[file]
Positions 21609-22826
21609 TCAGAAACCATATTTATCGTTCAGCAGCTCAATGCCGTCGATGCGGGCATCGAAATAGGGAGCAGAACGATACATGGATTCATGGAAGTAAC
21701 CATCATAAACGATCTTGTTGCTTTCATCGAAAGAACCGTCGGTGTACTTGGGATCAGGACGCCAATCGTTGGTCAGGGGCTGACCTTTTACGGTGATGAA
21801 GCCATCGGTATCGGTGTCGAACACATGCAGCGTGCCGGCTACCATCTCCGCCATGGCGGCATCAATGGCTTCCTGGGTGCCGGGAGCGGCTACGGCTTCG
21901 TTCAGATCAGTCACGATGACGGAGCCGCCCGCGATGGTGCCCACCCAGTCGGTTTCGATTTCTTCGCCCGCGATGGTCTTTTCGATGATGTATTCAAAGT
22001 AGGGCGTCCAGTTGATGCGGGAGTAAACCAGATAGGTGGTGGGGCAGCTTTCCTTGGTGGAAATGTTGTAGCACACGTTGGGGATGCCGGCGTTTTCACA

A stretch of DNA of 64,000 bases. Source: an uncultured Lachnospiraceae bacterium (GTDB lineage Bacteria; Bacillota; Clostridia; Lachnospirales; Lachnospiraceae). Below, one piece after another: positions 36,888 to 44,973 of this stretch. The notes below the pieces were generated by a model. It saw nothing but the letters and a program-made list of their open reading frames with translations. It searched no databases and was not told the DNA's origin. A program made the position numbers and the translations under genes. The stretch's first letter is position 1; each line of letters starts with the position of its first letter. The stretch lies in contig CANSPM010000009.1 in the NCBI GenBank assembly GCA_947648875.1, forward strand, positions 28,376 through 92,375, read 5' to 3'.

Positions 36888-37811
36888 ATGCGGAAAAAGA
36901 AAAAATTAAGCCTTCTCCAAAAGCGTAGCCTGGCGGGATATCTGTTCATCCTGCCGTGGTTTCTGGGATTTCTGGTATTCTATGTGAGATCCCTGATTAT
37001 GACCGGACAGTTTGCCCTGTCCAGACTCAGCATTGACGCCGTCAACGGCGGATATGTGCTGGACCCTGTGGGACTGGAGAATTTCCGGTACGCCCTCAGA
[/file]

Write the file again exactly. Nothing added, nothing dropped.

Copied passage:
Positions 21609-22826
21609 TCAGAAACCATATTTATCGTTCAGCAGCTCAATGCCGTCGATGCGGGCATCGAAATAGGGAGCAGAACGATACATGGATTCATGGAAGTAAC
21701 CATCATAAACGATCTTGTTGCTTTCATCGAAAGAACCGTCGGTGTACTTGGGATCAGGACGCCAATCGTTGGTCAGGGGCTGACCTTTTACGGTGATGAA
21801 GCCATCGGTATCGGTGTCGAACACATGCAGCGTGCCGGCTACCATCTCCGCCATGGCGGCATCAATGGCTTCCTGGGTGCCGGGAGCGGCTACGGCTTCG
21901 TTCAGATCAGTCACGATGACGGAGCCGCCCGCGATGGTGCCCACCCAGTCGGTTTCGATTTCTTCGCCCGCGATGGTCTTTTCGATGATGTATTCAAAGT
22001 AGGGCGTCCAGTTGATGCGGGAGTAAACCAGATAGGTGGTGGGGCAGCTTTCCTTGGTGGAAATGTTGTAGCACACGTTGGGGATGCCGGCGTTTTCACA

A stretch of DNA of 64,000 bases. Source: an uncultured Lachnospiraceae bacterium (GTDB lineage Bacteria; Bacillota; Clostridia; Lachnospirales; Lachnospiraceae). Below, one piece after another: positions 36,888 to 44,973 of this stretch. The notes below the pieces were generated by a model. It saw nothing but the letters and a program-made list of their open reading frames with translations. It searched no databases and was not told the DNA's origin. A program made the position numbers and the translations under genes. The stretch's first letter is position 1; each line of letters starts with the position of its first letter. The stretch lies in contig CANSPM010000009.1 in the NCBI GenBank assembly GCA_947648875.1, forward strand, positions 28,376 through 92,375, read 5' to 3'.

Positions 36888-37811
36888 ATGCGGAAAAAGA
36901 AAAAATTAAGCCTTCTCCAAAAGCGTAGCCTGGCGGGATATCTGTTCATCCTGCCGTGGTTTCTGGGATTTCTGGTATTCTATGTGAGATCCCTGATTAT
37001 GACCGGACAGTTTGCCCTGTCCAGACTCAGCATTGACGCCGTCAACGGCGGATATGTGCTGGACCCTGTGGGACTGGAGAATTTCCGGTACGCCCTCAGA